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Slaughter Process: Traceability of Meat

Viscount Torrington asked Her Majesty's Government:

Lord Donoughue: The traceability and accurate identification throughout the slaughter process of individual animals supplied by specialist producers' depends on the integrity of the commercial service offered by the slaughterhouse rather than the size of the operation. Producers should select a slaughterhouse which offers the appropriate independently verified assurance guarantees such as those provided by Assured British Meat.

Official Veterinary Surgeons: Recognition of Species

Lord Willoughby de Broke asked Her Majesty's Government:

Lord Donoughue: No measures are taken. By virtue of their comprehensive training in anatomy and other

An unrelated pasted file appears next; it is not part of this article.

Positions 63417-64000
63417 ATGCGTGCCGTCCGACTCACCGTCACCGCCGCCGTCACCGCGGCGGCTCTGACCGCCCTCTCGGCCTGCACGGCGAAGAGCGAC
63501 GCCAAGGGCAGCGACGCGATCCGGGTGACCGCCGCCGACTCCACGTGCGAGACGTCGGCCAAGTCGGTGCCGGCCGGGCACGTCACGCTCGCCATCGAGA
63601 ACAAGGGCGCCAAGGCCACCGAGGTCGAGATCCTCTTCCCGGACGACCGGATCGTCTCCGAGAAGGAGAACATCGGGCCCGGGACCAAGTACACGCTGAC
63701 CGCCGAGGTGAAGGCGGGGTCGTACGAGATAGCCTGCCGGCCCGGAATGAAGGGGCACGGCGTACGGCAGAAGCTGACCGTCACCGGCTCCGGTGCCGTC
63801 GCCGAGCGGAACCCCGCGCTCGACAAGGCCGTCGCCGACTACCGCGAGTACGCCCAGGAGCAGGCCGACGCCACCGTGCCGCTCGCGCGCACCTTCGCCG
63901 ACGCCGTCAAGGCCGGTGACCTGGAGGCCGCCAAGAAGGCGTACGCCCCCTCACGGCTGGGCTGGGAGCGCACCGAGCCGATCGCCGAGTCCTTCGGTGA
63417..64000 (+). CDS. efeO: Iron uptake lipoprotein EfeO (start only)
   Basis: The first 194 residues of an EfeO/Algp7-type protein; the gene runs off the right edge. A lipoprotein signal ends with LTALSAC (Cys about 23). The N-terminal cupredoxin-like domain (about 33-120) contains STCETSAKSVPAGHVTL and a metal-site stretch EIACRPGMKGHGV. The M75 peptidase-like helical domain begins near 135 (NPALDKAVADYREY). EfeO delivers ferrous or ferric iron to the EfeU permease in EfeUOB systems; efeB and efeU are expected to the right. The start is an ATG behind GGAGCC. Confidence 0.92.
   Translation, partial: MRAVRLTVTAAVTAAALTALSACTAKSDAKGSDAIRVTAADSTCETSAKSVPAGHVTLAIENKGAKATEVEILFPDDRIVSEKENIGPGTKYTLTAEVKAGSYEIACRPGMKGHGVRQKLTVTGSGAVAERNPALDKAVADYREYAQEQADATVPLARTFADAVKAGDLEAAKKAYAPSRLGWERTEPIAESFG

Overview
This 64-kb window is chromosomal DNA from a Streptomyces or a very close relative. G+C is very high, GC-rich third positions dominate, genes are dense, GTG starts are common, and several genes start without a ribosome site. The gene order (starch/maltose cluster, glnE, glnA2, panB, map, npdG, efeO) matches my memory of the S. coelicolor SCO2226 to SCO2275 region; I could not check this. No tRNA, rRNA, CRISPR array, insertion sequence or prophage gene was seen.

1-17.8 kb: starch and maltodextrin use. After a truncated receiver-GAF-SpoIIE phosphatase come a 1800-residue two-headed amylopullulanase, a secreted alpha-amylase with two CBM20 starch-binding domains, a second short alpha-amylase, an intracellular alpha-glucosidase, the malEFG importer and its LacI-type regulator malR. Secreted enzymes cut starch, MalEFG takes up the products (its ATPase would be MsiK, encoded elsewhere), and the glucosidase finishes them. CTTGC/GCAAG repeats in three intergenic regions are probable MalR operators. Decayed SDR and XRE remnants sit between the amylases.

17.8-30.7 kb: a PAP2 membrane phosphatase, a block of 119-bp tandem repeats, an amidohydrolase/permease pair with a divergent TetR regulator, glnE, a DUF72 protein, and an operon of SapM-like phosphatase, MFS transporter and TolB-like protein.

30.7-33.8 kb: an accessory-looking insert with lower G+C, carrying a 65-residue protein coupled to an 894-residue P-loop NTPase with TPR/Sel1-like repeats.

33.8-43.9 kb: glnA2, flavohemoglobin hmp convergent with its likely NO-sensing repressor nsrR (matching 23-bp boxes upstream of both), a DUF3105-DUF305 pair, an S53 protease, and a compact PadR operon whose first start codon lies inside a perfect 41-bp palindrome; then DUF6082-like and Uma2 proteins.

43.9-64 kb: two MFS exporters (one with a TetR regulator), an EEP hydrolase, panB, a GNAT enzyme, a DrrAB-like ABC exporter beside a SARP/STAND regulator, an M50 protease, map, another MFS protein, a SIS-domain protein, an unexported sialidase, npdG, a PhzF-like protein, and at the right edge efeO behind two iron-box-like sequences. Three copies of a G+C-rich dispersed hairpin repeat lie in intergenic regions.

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veterinary science all official veterinary surgeons are capable of distinguishing between meat animals of different species once the animals are slaughtered and skinned.

Fresh Meat Regulations: Definition of "Hygiene"

Lord Willoughby de Broke asked Her Majesty's Government:

    What definition of the term "hygiene" is adopted by the official veterinary surgeons and veterinary officials attached to the Joint Food Standards and Safety Group for the purpose of implementing the Fresh Meat (Hygiene and Inspection) Regulations 1995.[HL2883]

Lord Donoughue: The Fresh Meat (Hygiene and Inspection) Regulations 1995, as amended, do not define the term "hygiene". However, Schedule 7 to those regulations obliges occupiers of licensed premises to keep them, or cause them to be kept, in such a state of cleanliness and otherwise so conduct them as to prevent the risk of contamination of any fresh meat in the premises. It is an offence for a person to sell fresh meat for human consumption where it has not been prepared in accordance with, inter alia, Schedule 7.

Principal Official Veterinary Surgeons

Lord Willoughby de Broke asked Her Majesty's Government:

    How many principal official veterinary surgeons are employed by the Meat Hygiene Service.[HL2936]